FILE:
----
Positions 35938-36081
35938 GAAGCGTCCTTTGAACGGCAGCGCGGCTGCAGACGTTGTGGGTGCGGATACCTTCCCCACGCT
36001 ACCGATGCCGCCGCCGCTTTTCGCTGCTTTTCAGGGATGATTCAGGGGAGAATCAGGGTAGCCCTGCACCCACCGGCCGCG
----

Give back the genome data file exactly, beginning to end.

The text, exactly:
Positions 35938-36081
35938 GAAGCGTCCTTTGAACGGCAGCGCGGCTGCAGACGTTGTGGGTGCGGATACCTTCCCCACGCT
36001 ACCGATGCCGCCGCCGCTTTTCGCTGCTTTTCAGGGATGATTCAGGGGAGAATCAGGGTAGCCCTGCACCCACCGGCCGCG